Even by the most liberal reckonings of the liturgical calendar, Christmastide has finally passed with the Presentation of Christ in the Temple on February 2, also known as Candlemas. Since the sixteenth century, perhaps because the commemoration of Candlemas is in February, the month of February has been set aside by the Church for devotions to the Holy Family.

The evangelists don’t tell us very much about the life of the Holy Family after their return from Egypt. St. Luke mentions one of their pilgrimages to Jerusalem for the Passover, after which the child Jesus disappeared for three days, sparking a frantic search by his parents (Luke 2:41–52). After that, Luke tells his readers that the Holy Family returned to their home in Nazareth:

And [Jesus] went down with [St. Joseph and the Blessed Mother] and came to Nazareth, and was obedient to them; and his mother kept all these things in her heart. And Jesus increased in wisdom and in stature, and in favor with God and man.

Christians have traditionally understood this to mean that Jesus lived in Nazareth from the age of twelve until he started his public ministry around age thirty. There are additional hints from the evangelists as to how Jesus spent his time during these “hidden years,” mainly from the reactions of people in his hometown when he became known around Galilee as a wonderworker. St. Matthew and St. Mark both report that the inhabitants of Nazareth were unimpressed because they thought they knew him too well to believe that there was anything special about him:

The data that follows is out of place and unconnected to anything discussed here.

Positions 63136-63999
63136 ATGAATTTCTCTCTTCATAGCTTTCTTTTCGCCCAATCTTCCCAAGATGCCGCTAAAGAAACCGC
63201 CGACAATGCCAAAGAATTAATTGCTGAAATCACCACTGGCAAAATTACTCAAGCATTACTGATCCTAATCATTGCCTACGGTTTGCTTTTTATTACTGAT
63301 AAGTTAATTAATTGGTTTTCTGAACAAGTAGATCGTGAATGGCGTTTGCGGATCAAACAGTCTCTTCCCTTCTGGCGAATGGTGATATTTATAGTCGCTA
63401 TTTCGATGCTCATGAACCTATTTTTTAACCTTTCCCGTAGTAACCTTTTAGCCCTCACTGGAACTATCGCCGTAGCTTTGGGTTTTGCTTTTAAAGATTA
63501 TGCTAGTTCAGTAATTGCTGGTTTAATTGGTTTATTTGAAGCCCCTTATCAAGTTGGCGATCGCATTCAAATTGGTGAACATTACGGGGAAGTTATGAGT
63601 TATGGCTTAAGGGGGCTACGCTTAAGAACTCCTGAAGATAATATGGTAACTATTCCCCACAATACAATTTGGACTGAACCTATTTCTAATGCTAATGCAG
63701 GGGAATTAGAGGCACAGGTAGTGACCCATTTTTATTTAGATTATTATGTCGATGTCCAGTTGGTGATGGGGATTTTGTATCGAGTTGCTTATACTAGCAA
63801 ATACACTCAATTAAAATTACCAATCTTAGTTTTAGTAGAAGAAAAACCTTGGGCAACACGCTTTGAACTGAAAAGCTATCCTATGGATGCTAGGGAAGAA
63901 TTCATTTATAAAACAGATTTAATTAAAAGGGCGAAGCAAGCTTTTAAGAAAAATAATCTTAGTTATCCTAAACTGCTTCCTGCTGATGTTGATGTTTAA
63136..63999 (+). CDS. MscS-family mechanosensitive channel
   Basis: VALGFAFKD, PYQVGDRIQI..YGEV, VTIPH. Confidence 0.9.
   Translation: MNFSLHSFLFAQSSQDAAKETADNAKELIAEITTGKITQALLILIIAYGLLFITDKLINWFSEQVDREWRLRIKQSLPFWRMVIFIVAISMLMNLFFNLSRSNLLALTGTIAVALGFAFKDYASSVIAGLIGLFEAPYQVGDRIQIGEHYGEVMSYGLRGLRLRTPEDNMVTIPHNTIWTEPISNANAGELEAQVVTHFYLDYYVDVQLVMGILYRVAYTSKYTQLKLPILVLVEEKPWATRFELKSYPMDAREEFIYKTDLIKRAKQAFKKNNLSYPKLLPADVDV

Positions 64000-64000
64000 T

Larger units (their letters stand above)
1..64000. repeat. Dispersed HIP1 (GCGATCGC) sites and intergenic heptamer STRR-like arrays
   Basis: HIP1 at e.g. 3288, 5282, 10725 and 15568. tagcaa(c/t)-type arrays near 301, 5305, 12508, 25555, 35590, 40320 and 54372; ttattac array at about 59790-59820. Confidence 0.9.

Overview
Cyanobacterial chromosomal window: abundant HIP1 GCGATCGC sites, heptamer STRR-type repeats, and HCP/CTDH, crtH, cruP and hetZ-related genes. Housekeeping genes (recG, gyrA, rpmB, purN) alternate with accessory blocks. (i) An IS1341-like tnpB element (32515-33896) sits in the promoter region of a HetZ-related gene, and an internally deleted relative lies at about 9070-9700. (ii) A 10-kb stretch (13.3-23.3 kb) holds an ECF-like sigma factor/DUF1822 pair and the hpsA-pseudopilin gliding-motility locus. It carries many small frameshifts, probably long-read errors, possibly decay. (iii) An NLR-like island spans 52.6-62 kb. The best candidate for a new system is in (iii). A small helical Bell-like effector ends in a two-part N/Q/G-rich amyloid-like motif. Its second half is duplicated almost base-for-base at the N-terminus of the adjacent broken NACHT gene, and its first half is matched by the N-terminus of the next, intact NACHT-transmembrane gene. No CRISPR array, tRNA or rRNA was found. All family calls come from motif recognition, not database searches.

Coming to his own country [Nazareth], [Jesus] taught them in their synagogue, so that they were astonished, and said, “Where did this man get this wisdom and these mighty works? Is not this the carpenter’s son? Is not his mother called Mary? And are not his brothers James and Joseph and Simon and Judas?” (Matt. 13:54–55).